Advertisement 4

Article content

“It changed everything because puppetry could suddenly be taken a lot more seriously,” Bond says. “There are shows at the moment in the U.K., there are versions of the Studio Ghibli shows Spirited Away and My Neighbour Totoro. They are phenomenal shows that are playing in London at the moment. There is also a version of the Life of Pi, the novel by Yann Martel, that is touring and is just incredible. The puppeteers in that show won the Olivier Award for best supporting actor (in 2022).”

In 2024, Dinosaur World won the prestigious Olivier Award for best family show.

Bond is a theatre veteran who has worked on everything from award-winning West End musicals to Shakespeare and Neil Simon. He was at the helm of a 2014 production of Little Shop of Horrors at the Royal Exchange Theatre.

“I love the fact that theatre can encompass everything from a huge musical with a classic chorus and chorus line of dancers and it can just be one person in a room above a pub somewhere,” he says. “I try to do as many different types of theatre as possible. I find working in one type of theatre, one genre, informs how you work in others. I was asked to direct a production of Little Shop of Horrors at the Royal Exchange in Manchester. The big question for Little Shop of Horrors, of course, is how are you going to do Audrey II.”

Advertisement 5

Article content

Dinosaur World
From the theatre production Dinosaur World. Photo by Robert Day. cal

In a post-War Horse world, puppetry seemed the logical answer, so he took advantage of the abundance of talent in Britain.

“It was my first introduction to working with puppets and I fell in love with it,” he says.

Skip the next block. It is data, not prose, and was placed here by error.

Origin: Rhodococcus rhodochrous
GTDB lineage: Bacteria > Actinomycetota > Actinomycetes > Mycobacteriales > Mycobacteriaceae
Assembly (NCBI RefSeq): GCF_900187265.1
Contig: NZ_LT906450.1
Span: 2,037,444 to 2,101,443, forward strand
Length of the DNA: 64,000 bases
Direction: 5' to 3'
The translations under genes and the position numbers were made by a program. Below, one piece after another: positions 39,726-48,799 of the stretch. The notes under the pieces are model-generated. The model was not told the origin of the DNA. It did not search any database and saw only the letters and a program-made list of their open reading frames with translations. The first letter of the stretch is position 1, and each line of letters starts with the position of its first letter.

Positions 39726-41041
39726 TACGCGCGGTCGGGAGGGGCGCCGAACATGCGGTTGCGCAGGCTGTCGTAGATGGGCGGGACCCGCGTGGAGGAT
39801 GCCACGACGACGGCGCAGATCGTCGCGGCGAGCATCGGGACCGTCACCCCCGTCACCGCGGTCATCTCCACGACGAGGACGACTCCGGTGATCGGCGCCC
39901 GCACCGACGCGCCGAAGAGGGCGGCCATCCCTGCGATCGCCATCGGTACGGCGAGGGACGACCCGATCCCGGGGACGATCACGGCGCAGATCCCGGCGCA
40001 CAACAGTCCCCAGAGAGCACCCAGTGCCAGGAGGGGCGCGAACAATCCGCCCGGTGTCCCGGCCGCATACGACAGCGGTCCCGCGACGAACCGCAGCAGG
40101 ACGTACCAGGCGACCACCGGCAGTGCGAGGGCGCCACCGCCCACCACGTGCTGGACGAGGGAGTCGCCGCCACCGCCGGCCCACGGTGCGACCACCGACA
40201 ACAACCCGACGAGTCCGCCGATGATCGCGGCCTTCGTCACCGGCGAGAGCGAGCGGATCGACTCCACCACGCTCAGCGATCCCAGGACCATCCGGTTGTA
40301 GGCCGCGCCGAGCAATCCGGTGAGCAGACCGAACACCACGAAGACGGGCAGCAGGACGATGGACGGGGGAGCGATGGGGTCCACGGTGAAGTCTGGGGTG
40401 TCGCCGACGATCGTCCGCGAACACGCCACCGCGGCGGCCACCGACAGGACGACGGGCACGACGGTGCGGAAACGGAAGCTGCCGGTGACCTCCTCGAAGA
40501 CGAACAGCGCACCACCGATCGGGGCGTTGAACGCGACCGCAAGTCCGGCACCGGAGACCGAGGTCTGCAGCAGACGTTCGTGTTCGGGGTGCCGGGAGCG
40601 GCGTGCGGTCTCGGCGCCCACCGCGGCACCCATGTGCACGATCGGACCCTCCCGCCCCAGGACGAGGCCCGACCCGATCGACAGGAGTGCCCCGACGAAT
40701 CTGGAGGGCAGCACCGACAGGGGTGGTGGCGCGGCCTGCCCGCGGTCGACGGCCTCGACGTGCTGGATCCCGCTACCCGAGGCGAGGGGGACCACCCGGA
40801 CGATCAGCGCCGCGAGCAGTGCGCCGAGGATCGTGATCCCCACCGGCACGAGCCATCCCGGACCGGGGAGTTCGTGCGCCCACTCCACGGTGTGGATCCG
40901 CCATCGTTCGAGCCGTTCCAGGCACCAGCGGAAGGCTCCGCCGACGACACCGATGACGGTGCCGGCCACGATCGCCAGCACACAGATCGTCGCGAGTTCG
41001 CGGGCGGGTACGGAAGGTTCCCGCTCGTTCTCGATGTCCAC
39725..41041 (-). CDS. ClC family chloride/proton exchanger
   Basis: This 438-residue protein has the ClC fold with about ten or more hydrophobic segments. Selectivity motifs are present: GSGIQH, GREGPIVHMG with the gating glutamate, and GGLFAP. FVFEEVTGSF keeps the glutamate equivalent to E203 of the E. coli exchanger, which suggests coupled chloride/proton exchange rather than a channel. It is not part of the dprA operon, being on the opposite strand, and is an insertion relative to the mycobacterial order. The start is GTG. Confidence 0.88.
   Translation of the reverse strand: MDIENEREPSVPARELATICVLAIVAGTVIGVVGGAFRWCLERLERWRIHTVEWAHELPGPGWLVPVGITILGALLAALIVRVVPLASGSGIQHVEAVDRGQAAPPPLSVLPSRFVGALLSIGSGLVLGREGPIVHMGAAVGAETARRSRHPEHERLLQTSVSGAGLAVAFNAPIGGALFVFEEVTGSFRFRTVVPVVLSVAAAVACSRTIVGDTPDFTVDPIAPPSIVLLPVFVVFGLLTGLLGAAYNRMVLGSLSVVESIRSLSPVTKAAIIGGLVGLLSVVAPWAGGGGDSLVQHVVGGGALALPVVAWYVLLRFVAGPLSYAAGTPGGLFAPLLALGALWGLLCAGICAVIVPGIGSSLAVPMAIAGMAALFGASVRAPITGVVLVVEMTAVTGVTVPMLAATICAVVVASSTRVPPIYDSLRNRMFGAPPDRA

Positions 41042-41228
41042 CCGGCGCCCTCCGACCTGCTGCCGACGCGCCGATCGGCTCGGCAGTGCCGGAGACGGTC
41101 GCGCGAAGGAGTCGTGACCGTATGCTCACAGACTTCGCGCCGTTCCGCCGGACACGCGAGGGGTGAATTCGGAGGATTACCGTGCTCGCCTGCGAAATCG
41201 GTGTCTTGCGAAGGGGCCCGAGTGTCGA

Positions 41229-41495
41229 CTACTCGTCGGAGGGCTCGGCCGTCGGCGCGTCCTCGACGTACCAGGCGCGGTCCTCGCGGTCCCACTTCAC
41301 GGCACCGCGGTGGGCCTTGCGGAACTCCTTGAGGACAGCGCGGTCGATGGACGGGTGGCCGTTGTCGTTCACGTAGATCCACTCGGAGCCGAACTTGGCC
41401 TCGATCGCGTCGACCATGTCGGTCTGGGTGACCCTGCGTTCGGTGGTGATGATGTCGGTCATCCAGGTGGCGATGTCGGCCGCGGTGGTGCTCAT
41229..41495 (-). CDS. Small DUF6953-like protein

He followed it with a production of Stig of the Dump, about a boy who meets or imagines he meets a caveman. Bond again used puppetry to tell the tale.

“So when this opportunity to work on Dinosaur World came along, I grabbed it with both hands,” he says. “It’s been an amazing thing to work on, to see children all over the world delighted by this show.”

Early in the pre-production of Dinosaur World, Bond went to a workshop where he saw the dinosaurs for the first time. They were not finished. Some were unpainted and missing parts. He was nevertheless wowed by how the performers gave life and movement to these massive puppets.

Dinosaur World
From the theatre production Dinosaur World. Photo by Robert Day. cal

“For an audience, it’s even more amazing,” he says “They can see it for the first time with lights and sound and the puppets are, of course, finished and the puppeteers have been rehearsing for weeks to get the movements exactly right. Part of the show is we get kids from the audience to get up and help Miranda, who has grown up amongst these dinosaurs and brought them to Calgary. So some children get to come up and meet these dinosaurs face-to-face and get up really close to them. That is so exciting for them.”

“There are gasps in the audience when the puppets first come out,” he says.

Dinosaur World will be performed on May 25 at 2 p.m. at Jack Singer Concert Hall at Arts Commons. 

Article content